9. Thompson continued to experience auditory hallucinations in the classroom. A campus and psychological services psychologist reported that Thompson displayed a guarded attitude, slow speech, delusional thought processes, and impaired insight.
  10. A teaching assistant emailed her professor about an incident where Thompson accused another student of calling him stupid and insisted on learning the student’s name. The teaching assistant eventually gave Thompson the name and told him to calm down, and Thompson seemed fine after that. However, the teaching assistant remained worried that Thompson’s behavior was becoming a weekly routine. The following day, another teaching assistant told her supervising professor that Thompson had come into the chemistry lab from a different section to accuse a student of verbally harassing him. That email was forwarded to the response team, who expressed concern that Thompson identified a specific student. The campus and psychological service director contacted one of their psychologist suggesting that Thompson may need urgent outreach and members of the response team tried to schedule a meeting to discuss him. He did not appear for a scheduled session with the psychologist that afternoon. The next morning, they decided to investigate whether was having similar difficulties in other classes.
  11. After all this, while he was doing class work in the chemistry laboratory Thompson without warning or provocation stabbed a fellow student in the chest with a kitchen knife. That student had been kneeling down, placing items in her lab door, when Thompson attacked her from behind. She was taken to the hospital with life-threatening injuries but ultimately survived. Thompson ultimately pleaded not guilty by reason of insanity to a charge of attempted murder and was admitted to a state mental hospital and diagnosed with paranoid schizophrenia.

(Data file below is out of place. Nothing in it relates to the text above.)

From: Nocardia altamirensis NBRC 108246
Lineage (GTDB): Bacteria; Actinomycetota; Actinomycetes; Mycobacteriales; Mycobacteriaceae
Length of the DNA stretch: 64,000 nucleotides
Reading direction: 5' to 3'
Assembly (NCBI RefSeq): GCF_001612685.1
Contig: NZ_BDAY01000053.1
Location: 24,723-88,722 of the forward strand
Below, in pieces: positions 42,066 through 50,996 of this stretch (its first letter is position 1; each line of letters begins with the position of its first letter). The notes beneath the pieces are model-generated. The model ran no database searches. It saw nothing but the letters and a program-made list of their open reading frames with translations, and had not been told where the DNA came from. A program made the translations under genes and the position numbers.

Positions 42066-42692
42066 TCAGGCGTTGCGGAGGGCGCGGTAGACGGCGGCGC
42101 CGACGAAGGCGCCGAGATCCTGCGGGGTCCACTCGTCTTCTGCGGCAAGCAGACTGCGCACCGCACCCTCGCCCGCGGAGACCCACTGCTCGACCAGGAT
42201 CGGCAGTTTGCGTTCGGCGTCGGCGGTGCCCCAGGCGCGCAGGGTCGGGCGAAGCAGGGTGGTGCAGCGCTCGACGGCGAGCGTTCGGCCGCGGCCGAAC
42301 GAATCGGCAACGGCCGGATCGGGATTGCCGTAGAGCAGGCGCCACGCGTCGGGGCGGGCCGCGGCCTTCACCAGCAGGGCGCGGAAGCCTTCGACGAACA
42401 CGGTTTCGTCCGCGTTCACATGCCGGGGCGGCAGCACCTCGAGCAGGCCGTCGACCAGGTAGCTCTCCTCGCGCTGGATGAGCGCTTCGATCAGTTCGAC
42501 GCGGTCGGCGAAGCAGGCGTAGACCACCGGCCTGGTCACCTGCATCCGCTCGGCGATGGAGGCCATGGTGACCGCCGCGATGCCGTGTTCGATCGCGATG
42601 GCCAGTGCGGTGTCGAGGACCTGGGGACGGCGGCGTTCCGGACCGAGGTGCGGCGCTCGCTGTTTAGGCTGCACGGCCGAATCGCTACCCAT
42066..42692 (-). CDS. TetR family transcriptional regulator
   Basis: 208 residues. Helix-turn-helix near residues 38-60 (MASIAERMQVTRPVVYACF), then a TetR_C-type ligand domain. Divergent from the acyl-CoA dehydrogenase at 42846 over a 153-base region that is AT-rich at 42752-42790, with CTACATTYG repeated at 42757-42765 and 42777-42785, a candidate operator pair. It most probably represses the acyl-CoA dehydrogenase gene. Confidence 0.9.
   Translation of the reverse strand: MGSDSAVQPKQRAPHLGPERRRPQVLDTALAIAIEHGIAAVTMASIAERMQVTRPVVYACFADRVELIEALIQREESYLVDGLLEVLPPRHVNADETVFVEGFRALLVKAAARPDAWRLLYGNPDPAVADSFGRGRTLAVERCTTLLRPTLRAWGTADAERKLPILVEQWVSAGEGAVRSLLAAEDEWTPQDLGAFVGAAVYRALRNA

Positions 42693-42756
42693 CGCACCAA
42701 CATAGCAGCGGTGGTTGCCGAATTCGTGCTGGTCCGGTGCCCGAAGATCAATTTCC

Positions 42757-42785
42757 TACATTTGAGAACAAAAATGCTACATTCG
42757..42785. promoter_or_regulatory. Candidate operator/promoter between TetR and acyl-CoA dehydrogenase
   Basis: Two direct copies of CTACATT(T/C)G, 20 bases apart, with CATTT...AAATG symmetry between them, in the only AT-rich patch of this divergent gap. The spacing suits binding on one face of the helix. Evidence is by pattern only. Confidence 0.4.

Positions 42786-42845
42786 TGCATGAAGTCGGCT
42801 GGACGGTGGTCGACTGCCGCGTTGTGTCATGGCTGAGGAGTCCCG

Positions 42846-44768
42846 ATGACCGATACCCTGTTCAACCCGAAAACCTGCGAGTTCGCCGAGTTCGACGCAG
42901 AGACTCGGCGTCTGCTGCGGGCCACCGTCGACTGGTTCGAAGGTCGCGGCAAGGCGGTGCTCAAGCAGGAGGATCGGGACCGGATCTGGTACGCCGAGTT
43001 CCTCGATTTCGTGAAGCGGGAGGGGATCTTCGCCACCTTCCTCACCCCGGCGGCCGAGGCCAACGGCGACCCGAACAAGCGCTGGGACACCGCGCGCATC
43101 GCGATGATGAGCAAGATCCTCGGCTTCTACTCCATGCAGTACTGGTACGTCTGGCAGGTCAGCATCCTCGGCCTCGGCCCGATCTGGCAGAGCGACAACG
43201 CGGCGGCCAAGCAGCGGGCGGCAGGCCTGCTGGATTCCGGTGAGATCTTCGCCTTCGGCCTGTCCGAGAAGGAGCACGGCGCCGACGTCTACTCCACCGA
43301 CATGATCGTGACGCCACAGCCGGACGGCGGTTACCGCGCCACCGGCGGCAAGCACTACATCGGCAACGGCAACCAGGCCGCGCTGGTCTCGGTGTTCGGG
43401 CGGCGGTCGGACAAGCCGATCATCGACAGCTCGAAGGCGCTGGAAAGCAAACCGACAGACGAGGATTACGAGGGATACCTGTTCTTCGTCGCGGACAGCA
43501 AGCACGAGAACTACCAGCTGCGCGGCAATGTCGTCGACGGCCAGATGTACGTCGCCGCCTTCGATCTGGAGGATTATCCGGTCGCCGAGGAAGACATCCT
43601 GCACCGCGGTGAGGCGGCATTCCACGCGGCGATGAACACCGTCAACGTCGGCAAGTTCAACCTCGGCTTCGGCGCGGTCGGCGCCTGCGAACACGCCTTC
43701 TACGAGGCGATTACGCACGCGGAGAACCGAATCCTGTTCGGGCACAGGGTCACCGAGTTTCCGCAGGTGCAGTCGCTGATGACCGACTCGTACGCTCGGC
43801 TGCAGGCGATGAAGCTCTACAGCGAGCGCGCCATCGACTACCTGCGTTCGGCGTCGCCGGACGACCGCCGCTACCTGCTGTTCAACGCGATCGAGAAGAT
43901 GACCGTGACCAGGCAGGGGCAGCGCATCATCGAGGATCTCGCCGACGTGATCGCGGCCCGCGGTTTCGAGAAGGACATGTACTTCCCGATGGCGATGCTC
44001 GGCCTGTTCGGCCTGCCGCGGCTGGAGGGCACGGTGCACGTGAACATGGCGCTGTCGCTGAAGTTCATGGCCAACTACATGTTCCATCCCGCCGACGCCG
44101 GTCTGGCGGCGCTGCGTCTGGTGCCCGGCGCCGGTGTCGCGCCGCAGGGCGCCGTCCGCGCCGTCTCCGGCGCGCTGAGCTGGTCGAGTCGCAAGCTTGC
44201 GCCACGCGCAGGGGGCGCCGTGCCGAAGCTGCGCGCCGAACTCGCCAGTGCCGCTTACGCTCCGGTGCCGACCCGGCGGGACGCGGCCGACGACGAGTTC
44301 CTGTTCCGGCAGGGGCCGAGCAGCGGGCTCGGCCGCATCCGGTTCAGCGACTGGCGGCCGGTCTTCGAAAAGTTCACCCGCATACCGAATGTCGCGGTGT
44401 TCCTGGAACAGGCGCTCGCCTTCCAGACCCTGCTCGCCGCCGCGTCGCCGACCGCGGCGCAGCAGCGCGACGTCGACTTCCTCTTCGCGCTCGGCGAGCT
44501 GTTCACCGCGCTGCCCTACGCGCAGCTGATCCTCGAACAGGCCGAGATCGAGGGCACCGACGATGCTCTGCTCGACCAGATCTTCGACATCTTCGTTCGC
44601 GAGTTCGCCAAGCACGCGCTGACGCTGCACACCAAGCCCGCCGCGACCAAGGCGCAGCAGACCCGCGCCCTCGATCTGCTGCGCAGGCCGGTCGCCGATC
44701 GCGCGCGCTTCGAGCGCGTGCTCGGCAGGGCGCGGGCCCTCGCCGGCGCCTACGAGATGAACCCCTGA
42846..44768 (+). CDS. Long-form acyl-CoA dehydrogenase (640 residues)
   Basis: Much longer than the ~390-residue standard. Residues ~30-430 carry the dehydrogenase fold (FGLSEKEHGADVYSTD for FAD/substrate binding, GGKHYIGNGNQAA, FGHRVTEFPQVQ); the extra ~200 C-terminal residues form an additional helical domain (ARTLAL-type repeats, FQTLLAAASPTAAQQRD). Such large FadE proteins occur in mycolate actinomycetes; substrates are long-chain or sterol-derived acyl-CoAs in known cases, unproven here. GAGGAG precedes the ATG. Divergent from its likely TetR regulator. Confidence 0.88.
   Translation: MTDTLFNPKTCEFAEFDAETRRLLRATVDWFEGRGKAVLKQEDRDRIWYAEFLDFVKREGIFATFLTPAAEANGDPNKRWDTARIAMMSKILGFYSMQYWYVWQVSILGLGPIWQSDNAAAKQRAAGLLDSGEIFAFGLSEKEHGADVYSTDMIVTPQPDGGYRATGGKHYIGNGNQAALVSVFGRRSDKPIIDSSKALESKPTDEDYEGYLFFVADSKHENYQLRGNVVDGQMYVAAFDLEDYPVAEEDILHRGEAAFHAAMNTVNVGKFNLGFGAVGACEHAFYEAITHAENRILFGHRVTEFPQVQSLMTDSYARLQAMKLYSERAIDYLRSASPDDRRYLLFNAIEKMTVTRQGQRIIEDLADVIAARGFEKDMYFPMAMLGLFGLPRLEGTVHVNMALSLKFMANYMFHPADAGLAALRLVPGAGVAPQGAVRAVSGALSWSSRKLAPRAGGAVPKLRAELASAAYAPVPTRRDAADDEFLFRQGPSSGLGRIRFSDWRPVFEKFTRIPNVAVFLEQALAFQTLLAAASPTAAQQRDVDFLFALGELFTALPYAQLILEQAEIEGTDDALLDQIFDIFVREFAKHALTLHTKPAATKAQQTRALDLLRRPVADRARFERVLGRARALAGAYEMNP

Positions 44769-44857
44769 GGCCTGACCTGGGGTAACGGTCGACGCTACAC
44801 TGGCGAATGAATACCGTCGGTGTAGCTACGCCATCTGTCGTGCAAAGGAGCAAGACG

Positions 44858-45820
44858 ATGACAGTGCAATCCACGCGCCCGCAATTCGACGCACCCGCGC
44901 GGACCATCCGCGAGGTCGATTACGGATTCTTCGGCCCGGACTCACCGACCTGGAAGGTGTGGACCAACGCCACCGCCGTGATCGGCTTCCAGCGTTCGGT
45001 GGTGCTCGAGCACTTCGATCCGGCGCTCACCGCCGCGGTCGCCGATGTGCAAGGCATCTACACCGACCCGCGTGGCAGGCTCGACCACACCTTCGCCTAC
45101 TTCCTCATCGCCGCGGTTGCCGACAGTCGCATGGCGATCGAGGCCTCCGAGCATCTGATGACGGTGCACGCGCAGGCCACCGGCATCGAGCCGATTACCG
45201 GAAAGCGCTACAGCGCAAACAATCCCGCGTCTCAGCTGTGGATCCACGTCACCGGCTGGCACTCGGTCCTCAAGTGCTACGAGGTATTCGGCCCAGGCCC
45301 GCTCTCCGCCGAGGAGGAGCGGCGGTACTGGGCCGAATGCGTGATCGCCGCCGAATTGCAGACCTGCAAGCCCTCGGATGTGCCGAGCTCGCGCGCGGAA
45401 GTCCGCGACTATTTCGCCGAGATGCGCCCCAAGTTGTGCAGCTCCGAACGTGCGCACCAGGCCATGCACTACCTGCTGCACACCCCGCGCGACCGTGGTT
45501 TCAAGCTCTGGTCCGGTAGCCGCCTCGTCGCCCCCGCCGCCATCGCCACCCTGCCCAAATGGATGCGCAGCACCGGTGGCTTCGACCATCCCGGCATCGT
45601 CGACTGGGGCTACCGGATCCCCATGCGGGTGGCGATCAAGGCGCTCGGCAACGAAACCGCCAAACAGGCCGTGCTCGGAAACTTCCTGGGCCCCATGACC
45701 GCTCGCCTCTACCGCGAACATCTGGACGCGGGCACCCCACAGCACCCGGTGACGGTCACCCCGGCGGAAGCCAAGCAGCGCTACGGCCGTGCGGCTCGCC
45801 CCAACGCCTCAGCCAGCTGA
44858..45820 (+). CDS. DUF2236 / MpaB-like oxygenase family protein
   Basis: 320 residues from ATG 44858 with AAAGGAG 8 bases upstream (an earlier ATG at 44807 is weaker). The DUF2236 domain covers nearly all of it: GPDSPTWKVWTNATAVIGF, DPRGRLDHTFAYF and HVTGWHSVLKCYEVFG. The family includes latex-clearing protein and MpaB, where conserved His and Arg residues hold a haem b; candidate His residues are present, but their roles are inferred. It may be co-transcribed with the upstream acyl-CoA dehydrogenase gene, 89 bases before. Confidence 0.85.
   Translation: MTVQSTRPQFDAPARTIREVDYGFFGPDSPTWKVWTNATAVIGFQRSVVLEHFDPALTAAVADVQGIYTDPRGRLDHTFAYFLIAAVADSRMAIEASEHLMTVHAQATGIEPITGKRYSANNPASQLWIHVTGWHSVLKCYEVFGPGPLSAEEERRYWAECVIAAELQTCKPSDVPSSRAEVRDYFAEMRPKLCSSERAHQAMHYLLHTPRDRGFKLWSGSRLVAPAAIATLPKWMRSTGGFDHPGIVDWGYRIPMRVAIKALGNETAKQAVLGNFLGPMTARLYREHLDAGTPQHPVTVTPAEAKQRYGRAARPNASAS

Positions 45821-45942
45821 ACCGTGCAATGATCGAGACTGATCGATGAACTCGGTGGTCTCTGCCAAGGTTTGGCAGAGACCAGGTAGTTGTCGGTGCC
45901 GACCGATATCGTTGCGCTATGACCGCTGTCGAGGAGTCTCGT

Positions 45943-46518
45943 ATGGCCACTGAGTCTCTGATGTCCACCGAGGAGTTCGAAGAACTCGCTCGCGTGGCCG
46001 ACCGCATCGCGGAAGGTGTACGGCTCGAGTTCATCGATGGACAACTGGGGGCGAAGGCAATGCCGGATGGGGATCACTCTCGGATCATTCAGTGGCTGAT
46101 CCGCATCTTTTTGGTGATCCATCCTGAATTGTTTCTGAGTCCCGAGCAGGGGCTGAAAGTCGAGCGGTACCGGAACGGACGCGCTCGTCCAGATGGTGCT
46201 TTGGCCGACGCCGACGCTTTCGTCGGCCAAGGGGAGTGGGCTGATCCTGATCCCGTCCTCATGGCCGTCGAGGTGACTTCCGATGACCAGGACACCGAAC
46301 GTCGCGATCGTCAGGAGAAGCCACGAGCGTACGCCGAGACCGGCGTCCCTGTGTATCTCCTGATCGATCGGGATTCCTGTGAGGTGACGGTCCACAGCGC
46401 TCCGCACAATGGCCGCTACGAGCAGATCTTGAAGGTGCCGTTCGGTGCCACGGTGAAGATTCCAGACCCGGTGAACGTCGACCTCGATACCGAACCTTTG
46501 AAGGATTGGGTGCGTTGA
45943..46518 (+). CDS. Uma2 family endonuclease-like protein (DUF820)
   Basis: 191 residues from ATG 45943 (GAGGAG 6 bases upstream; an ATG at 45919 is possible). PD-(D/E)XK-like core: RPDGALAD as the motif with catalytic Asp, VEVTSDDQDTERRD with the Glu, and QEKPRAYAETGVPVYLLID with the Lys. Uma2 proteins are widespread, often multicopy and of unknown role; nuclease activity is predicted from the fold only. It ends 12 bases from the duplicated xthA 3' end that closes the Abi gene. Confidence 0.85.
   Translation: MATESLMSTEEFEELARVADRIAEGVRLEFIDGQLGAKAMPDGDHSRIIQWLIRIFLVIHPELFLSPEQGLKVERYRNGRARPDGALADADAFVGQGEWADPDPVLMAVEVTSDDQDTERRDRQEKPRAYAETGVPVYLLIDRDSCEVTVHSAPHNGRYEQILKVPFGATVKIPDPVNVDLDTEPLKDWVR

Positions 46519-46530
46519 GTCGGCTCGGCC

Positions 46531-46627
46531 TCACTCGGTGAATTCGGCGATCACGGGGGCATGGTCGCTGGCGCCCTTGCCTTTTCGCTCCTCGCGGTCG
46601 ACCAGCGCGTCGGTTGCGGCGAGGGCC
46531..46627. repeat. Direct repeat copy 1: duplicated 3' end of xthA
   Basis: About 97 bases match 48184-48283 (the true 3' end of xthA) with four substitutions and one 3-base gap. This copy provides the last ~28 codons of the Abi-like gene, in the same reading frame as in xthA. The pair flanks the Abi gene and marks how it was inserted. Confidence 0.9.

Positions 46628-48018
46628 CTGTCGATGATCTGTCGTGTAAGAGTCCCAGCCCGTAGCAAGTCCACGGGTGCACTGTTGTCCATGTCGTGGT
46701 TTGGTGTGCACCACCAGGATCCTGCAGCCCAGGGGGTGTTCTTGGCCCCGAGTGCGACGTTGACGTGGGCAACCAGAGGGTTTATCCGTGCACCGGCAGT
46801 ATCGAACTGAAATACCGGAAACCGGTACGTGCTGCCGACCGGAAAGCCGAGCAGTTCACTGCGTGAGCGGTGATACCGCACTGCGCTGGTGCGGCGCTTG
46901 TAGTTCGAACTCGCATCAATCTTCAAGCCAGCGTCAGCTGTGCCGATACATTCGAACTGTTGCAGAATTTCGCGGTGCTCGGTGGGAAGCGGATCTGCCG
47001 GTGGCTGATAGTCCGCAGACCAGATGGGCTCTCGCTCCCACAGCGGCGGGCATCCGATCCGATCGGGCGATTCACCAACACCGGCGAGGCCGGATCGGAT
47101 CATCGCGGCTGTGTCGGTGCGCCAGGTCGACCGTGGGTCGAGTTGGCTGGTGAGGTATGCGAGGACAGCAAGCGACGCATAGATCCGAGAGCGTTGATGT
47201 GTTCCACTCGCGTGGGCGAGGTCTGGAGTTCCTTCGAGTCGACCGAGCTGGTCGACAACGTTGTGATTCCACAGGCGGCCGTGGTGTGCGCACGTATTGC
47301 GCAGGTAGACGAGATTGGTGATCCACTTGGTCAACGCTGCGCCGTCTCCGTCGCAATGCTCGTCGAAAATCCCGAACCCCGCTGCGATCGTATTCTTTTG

12. The student stabbed by Thompson sued University of California and several of its employees for negligence saying University owed her a duty of due care to protect her from foreseeable harm, and that the duty was breached by UCLA and its employees. At trial, the trial court concluded a duty existed. That decision was appealed, and a divided Court of Appeals held over dissent that UCLA owed no duty to protect the student who was stabbed.

II

Issue

  1. Does the University owe student a duty of care to protect a student from foreseeable harm?

 

III

Holding: Yes

IV

Court’s Reasoning Special Relationship

  1. A duty to control, warn, or protect may be based upon the defendant’s relationship with either the person whose conduct needs to be controlled or with the foreseeable victim of that conduct. That is, a duty to control may arise if the defendant has a special relationship with the foreseeably dangerous person that entails an ability to control that person’s conduct.
  2. In an appropriate case, that duty, per this case, may be fully discharged if adequate warnings are conveyed to the students at risk.
  3. The restatement third of torts identifies several special relationships that may support a duty to protect against foreseeable risks, including a school with its students.